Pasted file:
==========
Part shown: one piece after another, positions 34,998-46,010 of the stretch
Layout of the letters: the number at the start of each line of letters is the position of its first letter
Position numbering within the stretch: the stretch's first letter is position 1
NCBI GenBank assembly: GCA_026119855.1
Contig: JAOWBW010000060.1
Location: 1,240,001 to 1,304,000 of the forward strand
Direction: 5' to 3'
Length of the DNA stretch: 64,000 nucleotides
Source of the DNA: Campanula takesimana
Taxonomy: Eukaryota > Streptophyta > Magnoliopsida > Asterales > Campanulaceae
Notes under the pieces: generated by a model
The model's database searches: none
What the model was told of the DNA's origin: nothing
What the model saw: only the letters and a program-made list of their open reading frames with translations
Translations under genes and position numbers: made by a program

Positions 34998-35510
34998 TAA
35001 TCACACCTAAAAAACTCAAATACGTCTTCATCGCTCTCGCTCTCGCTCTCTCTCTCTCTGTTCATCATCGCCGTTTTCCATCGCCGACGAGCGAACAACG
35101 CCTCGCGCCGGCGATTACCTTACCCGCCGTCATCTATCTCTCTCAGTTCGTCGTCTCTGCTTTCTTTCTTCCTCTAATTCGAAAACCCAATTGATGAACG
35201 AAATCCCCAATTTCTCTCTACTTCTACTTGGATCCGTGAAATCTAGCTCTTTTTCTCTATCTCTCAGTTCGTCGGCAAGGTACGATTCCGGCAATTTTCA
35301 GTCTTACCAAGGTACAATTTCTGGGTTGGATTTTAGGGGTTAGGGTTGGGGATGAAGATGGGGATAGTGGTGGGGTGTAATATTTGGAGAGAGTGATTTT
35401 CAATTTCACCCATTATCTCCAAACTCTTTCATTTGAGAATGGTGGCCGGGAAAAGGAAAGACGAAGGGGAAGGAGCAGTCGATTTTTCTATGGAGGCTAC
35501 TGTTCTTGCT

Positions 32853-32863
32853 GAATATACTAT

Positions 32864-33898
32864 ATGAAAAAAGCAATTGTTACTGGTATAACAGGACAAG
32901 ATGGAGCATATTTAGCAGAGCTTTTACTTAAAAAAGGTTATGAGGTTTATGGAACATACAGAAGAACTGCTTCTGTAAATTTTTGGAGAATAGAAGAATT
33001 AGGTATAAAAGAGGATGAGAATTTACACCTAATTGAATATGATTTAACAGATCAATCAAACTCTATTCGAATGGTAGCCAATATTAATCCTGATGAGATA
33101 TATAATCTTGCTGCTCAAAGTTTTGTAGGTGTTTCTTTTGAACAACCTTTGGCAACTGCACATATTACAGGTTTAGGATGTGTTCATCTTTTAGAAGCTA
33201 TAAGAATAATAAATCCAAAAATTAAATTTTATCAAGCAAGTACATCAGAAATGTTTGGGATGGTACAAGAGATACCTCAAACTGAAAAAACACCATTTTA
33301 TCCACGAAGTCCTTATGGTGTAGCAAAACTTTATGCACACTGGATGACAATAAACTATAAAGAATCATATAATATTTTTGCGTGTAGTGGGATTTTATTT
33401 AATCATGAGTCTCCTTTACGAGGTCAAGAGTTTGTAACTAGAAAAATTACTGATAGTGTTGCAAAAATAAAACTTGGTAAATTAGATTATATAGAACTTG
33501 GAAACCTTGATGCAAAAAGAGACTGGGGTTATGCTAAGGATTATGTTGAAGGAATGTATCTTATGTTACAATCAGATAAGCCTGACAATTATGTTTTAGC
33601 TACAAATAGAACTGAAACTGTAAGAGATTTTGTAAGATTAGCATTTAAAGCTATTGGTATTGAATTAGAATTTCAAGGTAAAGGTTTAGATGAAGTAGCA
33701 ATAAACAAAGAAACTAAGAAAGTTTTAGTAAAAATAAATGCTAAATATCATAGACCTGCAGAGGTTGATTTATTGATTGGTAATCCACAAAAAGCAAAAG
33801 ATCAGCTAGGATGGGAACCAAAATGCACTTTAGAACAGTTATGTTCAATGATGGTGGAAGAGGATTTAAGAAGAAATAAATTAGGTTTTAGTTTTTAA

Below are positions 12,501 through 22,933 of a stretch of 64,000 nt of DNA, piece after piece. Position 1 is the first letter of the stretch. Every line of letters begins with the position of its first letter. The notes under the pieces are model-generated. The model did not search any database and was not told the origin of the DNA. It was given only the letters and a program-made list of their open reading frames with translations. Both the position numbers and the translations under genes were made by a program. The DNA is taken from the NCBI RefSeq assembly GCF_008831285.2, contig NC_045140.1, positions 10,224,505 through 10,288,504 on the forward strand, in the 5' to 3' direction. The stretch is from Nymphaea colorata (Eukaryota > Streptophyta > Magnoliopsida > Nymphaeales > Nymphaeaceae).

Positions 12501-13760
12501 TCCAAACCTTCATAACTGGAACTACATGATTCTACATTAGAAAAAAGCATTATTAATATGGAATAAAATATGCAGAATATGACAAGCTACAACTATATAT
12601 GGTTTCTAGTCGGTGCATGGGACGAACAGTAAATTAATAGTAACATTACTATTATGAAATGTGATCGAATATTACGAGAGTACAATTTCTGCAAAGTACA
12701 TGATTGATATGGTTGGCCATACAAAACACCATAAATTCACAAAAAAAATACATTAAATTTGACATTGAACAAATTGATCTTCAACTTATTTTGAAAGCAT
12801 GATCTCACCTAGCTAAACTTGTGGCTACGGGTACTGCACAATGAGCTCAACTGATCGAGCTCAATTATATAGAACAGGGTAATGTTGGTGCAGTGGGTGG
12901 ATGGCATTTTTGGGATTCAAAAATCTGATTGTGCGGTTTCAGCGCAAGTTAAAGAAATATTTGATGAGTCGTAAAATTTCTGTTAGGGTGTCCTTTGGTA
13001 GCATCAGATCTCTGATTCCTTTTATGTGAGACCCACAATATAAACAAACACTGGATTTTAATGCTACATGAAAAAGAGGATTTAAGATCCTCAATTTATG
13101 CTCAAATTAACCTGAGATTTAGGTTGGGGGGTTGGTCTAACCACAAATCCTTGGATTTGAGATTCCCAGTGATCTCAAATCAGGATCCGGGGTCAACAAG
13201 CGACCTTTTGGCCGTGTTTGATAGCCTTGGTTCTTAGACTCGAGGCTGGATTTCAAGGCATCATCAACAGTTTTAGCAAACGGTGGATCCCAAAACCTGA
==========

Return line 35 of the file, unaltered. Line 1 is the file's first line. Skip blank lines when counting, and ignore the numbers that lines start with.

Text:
33601 TACAAATAGAACTGAAACTGTAAGAGATTTTGTAAGATTAGCATTTAAAGCTATTGGTATTGAATTAGAATTTCAAGGTAAAGGTTTAGATGAAGTAGCA